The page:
Eric Swanson: Mayhem concert assault nets seven-year prison sentence
Eric Swanson's troubled past caught up with him last week in an Arapahoe County courtroom -- although not with quite the vengeance prosecutors had in mind. At one point facing habitual criminal charges and a potential 64-year-sentence for a case that began as a municipal summons for harassment, Swanson received a seven-year prison sentence for an assault on another concertgoer at the 2010 Mayhem Festival in Greenwood Village.
As recounted in our May 24 cover story "Sucker Punch," the 33-year-old Swanson and a buddy, Jeramie Gerhardt, 22, had initially been issued tickets by Greenwood Village police after an altercation with another fan, James Christensen, during Five Finger Death Punch's set at the metal fest. Witnesses identified the two men as the culprits who'd punched and kicked Christensen after he'd complained to Gerhardt about his rowdy behavior, some of which had been caught on video.
The incident turned into a felony assault prosecution, though, after Christensen had his injuries checked out at a local hospital and learned he'd suffered a broken nose and skull fractures. That was particularly bad news for Swanson, who has four prior drug-related felony convictions, all of them nonviolent, from more than a decade ago. Since, under District Attorney Carol Chambers, prosecutors in Arapahoe County have routinely filed "Big Bitch" habitual criminal charges against just about everyone they can, Swanson was looking at a quadrupled sentence of up to 64 years.
But last summer -- after Gerhardt, who has no prior record, was allowed to plead guilty to a lesser charge and received 75 days in jail and probation -- prosecutors announced they were dropping habitual criminal charges against Swanson. All that remained was to determine an appropriate sentence for Swanson, given that he did have prior felonies; last week Judge Carlos Samour decided on seven years with three years of mandatory parole.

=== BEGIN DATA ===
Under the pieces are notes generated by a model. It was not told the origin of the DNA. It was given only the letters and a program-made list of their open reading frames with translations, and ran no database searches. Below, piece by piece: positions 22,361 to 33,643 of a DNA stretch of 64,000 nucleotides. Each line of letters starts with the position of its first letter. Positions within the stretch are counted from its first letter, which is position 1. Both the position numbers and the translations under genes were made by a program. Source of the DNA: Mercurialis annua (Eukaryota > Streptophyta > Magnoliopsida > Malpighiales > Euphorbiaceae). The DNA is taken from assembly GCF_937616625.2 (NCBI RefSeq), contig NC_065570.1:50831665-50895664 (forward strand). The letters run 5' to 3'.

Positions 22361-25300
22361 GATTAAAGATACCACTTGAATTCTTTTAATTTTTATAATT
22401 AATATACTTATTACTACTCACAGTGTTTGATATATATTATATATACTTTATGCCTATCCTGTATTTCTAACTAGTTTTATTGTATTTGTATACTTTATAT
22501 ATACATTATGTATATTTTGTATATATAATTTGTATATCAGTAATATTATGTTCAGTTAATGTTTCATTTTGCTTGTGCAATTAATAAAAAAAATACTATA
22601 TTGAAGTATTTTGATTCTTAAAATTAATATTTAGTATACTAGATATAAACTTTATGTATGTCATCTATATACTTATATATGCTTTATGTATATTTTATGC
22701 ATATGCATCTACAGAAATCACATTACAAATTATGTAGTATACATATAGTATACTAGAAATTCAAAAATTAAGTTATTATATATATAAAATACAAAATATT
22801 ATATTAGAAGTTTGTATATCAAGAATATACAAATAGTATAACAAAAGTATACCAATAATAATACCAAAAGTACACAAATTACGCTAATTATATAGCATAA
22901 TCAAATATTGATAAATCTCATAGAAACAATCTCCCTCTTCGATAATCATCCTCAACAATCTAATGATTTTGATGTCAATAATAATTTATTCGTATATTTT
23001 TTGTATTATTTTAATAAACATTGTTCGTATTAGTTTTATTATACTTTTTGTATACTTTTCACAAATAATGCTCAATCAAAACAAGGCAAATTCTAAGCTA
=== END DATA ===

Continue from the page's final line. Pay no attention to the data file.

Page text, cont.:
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Swanson "is hopeful they will send him to a facility where he can continue to study and take the classes he needs to further his advancement," says Kim Roth, a friend and supporter who attended the sentencing hearing. "Eric wrote a letter to the judge, and he said that he regretted his part on that day. The judge explained that it was unfortunate that it had to come down the way that it did, but Eric had a history, and although it was not violent, he had to be punished differently."
The 18th Judicial District's broad use of habitual criminal charges has been a flashpoint in this year's race for district attorney to succeed Chambers. For more on that topic, see last month's feature "Lethal Election."
More from our Videos archive: "Video: Mayhem Festival clips capture events before assault."
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